A Tenuous Truce In Oregon’s Water Wars

Posted on April 11, 2014 by Martha Pagel

A year ago, this blog contribution described the latest battle in a nearly 40-year old water war in Oregon’s Klamath Basin. Now, there is a tenuous peace agreement in place – but it may be short-lived.  With substantial leadership from Senator Ron Wyden and Governor John Kitzhaber, a “Proposed Upper Klamath Basin Comprehensive Agreement” was negotiated among the Klamath Tribes, State of Oregon, and a large group of independent farmers and ranchers who hold water rights to surface waters in the Klamath Basin, above Upper Klamath Lake.  The underlying war has to do with who gets how much water in an on-going “general stream adjudication” of water diversions that began in the late 1800s to early 1900s, along with quantification of federally reserved water rights. 

In March, 2013, the Oregon Water Resources Department (“OWRD”) issued its “Findings of Fact and Final Order of Determination” (“FFOD”), which approved the federally reserved claims of the Klamath Tribes for substantial instream flows in the Klamath River and tributaries above Upper Klamath Lake, and for specified lake levels.  The Tribal water rights were granted a priority date of “time immemorial.”  When the FFOD took effect last year, the Tribes were legally entitled to make a “call” for water – requiring the OWRD to take immediate action to curtail water use by junior appropriators until the Tribes’ instream flow allocations were satisfied.  As a result, thousands of acres of irrigated farm and pasture lands were dry.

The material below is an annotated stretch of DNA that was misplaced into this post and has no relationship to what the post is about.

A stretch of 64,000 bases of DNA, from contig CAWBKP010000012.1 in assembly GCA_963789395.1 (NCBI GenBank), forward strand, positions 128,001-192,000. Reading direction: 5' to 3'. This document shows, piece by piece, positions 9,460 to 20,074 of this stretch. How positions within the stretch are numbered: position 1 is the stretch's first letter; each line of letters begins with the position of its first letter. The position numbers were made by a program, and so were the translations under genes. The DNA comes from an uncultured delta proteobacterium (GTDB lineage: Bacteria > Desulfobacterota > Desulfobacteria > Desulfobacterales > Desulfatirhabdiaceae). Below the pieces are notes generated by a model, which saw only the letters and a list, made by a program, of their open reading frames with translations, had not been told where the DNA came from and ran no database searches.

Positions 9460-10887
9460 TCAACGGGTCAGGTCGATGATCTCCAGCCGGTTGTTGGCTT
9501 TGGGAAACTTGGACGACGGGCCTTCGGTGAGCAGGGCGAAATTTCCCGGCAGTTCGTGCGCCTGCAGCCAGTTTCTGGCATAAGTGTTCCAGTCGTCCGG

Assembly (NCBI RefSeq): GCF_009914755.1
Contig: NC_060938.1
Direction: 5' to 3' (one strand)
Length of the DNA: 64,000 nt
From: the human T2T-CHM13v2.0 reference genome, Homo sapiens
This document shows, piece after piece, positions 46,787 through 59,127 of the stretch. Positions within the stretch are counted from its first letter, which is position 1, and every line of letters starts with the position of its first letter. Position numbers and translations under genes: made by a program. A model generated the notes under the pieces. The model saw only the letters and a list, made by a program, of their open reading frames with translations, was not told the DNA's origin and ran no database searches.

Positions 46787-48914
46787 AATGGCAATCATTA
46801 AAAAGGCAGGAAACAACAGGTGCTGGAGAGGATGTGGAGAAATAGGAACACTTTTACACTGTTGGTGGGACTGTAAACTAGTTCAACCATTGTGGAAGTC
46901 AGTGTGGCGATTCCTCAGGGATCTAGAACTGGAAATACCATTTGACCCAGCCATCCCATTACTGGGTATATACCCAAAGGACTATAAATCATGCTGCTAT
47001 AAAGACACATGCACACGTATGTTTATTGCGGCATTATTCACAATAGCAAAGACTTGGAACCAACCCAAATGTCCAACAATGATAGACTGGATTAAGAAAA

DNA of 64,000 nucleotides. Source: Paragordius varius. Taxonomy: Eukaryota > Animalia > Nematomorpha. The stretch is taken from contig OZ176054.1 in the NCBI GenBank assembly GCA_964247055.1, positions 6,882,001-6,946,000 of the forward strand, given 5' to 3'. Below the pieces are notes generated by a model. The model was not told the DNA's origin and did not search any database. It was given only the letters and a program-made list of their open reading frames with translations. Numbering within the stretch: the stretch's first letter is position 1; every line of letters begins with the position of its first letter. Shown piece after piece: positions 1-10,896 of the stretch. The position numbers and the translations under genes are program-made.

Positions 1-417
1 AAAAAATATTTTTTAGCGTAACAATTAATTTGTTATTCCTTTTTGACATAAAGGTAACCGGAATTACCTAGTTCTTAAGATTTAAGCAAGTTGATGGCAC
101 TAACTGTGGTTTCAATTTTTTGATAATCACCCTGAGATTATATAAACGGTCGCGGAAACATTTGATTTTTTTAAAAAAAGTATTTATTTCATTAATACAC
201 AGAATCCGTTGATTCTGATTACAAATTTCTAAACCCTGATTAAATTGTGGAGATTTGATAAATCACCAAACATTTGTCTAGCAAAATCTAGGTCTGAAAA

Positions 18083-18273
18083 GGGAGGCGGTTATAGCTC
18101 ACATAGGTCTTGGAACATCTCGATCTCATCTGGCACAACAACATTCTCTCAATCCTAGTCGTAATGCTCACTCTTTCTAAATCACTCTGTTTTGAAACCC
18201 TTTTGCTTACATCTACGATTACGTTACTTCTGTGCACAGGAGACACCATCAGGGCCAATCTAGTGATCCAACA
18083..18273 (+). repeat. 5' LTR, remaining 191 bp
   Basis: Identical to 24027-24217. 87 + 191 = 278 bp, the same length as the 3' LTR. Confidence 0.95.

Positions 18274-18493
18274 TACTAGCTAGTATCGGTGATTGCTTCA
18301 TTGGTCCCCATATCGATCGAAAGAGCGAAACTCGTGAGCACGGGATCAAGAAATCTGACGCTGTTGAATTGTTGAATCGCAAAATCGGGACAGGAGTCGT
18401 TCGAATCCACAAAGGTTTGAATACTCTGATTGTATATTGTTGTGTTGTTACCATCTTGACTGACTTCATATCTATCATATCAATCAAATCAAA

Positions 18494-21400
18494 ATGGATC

The impact of the call was economically, socially and politically devastating, leading Senator Wyden and Governor Kitzhaber to convene a fast-moving settlement process that began late last fall and resulted in conceptual agreement before the end of 2013.  Further work in early 2014 resulted in a comprehensive agreement for the Upper Basin -- but the deal is fragile.  Implementation of key settlement terms depends on securing substantial federal funding and state agency support, with no guarantees of either. 

The settlement includes two key components:  a Water Use Plan and a Riparian Program.  Under the Water Use Plan, irrigators will voluntarily retire or reduce historic diversions by up to 30,000 acre-feet.  Under the Riparian Program, landowners will commit to voluntary habitat restoration actions.  The two components are to be implemented over a five year period, subject to the availability of federal funding.  An additional $40 million of federal funding is to be provided for Tribal economic development. 

This settlement agreement complements another agreement, reached several years ago, among the Tribes, state and federal agencies, and lower basin irrigators who receive water from Upper Klamath Lake under contracts with the U. S. Bureau of Reclamation.  That agreement also requires substantial federal funding that has not yet been committed, due at least in part to political pressures stemming from the fact that it addressed only half of the basin – leaving upper basin irrigators to bear the brunt of a Tribal call.  With the upper basin interests now addressed through this second settlement agreement, the basin is now fully covered with strategies to help recover instream flows to meet Tribal water needs while maintaining a sustainable level of economic use for farmers and ranchers.